• Just a word of warning on company provided insurance. Don’t count on it! Leave the company for any reason (layoff or by choice) and you need to reapply at your next job. In addition to being older than when you qualified at your last job, you are in all likelyhood less healthy or at least have more medical history. You may not qualify for the same coverage, or at least not at the same rates.

      We learned this the hard way. My husband was laid off after 25 years with the company he joined out of college. As a 21 year old he had qualified for the maximum life insurance coverage available $500k, and fully covered by the company. When he was laid off at 46, he was now a middle aged man who’d had a stroke at 41 (not after affects but it’s still on your “record”. He new employer’s health benefit provider declined to cover him for anything more than an amount equal to one year’s salary, which is their basic coverage. He’s now considered too risky. We’ve instead taken out private life insurance to make up the difference, at a cost of over $200/month.

      Consider any “free” insurance you get from your company as a bonus but don’t rely on it. Get private insurance when you are young and healthy so you never need to be reassessed later when you aren’t as appealing to them.

      • That’s a great admonishment and is the reason why we keep private insurance policies too (for some things). Thanks for sharing your story. Those are the kinds of things we all need to hear!

  3. Grr, I hit a key and my comment disappeared.

    Anyway, great, great post Shawn. I know that I need a great emergency fund than we have, but then again, I don’t know if I will ever feel like I have enough. All I know is I didn’t like the statistic about the percentage of people that will have an unexepected event happen in the next ten years. (Good events are welcomed though!)

    I was just talking with someone who only has 50k in life insurance, yet he has 2 little kids and his wife doesn’t work. He said he can’t afford it. To me, some things are not an option, and insurance is one of them.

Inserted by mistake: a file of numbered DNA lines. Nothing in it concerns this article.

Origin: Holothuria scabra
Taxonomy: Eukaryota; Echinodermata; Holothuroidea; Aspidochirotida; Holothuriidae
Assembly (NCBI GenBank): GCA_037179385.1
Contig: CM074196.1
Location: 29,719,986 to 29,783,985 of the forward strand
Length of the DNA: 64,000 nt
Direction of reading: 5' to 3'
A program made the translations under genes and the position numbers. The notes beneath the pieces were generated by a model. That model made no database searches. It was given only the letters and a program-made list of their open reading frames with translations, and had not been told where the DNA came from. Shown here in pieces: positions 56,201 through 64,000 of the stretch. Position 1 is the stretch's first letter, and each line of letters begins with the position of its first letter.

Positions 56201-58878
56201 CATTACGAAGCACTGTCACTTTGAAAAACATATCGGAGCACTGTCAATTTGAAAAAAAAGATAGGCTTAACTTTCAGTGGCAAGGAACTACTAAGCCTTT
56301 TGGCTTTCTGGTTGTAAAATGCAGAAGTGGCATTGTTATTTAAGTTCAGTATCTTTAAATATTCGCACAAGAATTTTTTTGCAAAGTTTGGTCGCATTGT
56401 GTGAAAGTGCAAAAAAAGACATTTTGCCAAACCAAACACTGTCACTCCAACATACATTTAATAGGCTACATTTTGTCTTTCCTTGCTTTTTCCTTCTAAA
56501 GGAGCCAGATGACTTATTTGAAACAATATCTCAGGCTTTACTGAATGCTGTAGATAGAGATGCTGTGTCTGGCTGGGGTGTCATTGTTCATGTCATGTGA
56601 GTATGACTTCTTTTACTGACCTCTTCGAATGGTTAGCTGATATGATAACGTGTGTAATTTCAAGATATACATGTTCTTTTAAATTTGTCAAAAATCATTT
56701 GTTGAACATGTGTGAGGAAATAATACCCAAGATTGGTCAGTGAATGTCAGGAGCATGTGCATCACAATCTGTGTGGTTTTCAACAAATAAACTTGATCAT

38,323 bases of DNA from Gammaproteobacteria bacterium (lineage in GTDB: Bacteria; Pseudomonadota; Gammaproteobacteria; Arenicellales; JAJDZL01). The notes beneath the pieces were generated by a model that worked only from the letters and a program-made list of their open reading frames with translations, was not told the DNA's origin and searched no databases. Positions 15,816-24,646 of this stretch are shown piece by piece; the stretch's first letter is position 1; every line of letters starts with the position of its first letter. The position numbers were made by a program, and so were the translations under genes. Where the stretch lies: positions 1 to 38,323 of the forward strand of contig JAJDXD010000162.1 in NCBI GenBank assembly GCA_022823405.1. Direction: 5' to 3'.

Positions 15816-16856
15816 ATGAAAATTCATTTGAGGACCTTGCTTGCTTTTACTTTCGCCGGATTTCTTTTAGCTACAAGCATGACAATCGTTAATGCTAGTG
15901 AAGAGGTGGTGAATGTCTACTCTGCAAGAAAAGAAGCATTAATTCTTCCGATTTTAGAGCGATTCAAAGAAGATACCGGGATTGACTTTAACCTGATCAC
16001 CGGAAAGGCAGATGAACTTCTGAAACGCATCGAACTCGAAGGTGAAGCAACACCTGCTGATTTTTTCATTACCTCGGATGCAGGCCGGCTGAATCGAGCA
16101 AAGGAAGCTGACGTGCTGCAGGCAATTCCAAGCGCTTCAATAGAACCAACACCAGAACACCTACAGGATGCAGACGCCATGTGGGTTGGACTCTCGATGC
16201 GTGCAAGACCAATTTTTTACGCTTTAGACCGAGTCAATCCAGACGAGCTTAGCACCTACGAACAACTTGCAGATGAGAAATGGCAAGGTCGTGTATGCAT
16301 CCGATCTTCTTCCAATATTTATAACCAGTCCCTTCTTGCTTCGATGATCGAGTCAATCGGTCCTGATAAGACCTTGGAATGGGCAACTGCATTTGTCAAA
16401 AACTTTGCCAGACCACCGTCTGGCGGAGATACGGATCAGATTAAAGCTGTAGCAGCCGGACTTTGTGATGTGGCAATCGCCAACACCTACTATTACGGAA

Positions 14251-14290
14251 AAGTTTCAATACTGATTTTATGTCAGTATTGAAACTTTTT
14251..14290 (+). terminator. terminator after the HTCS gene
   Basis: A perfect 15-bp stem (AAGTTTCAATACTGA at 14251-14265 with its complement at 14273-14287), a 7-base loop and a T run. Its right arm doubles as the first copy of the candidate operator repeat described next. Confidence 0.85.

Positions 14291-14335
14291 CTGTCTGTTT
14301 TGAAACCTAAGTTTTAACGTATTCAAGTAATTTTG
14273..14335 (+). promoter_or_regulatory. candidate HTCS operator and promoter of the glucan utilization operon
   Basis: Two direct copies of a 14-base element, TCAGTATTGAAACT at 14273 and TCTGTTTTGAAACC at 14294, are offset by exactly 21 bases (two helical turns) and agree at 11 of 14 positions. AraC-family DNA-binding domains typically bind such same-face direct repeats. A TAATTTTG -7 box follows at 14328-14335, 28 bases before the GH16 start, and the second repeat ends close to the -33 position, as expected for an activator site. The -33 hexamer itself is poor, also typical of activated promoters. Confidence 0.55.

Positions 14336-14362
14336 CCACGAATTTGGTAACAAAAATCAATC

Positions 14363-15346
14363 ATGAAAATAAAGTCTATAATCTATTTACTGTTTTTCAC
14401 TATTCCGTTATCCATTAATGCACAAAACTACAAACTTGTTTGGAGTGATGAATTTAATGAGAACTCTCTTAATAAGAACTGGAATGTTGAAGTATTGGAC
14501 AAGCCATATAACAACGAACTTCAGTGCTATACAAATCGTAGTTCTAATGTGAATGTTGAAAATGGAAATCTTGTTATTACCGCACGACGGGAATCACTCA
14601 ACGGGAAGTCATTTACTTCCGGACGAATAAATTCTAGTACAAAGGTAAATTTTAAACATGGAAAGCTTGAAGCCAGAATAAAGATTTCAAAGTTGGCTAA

Enjoyed your article!

    • Yes, I agree Kris. I tend to be risk-adverse although it doesn’t always come naturally. I get it from other people, which is a good counterbalance for me personally. Anyway, the risk of having an emergency in the next 10 years is high, so being adequately prepared is a great way to manage that risk. I think a well-funded EF should be large enough to catch the majority of problems. However, once you become a millionaire, you actually have a much larger EF called wealth 🙂 The average millionaire can survive for at least 12 years without working. Just imagine what you could do when you become a decamillionaire!

      BTW, only having $50K in life insurance with three dependents is not going to do much at all. His famnily can’t afford NOT to have insurance IMHO. Thanks so much for the kind compliment; I’m so glad you liked it. Cheers!

  4. Excellent words and posts. My wife and I are multi-millionairres after years and years of applying disciplined spending, saving, and investing. We picked up a copy of The Millionairre Next Door and realized it described us, almost exactly. Our friends tease us for driving a Toyota Solara and a ’93 Ford Explorer…to which my response is “and how much do you owe on your depreciating asset?” What we see so prevalent in society is that people define their wealth by a fancy car that they make HUGE payments on. We make no payments and don’t define ourselves by the paint color or interior material of our road device that takes us from place to place. Don’t get us wrong, our cars are comfortable, however average they are. Being wealthy is as much about knowing when to spend as when not to spend. We have spent 100’s of thousands of $$ investing in our businesses (which are tax friendly and produce positive passive income). As my Dad said “I’ve been rich and I’ve been poor….I like rich better”. My dad is the most frugal guy I know…and he’s a decamillionairre. Cheers, Fred

    • Hi Fred,
      Your priorities sound so right on! I wish more people would celebrate your family’s example. Your dad established a wonderful legacy. Fortunately, it is one that you were able to incorporate into your own family’s finances with very fruitful results. Congratulations! I absolutely LOVE hearing stories like this!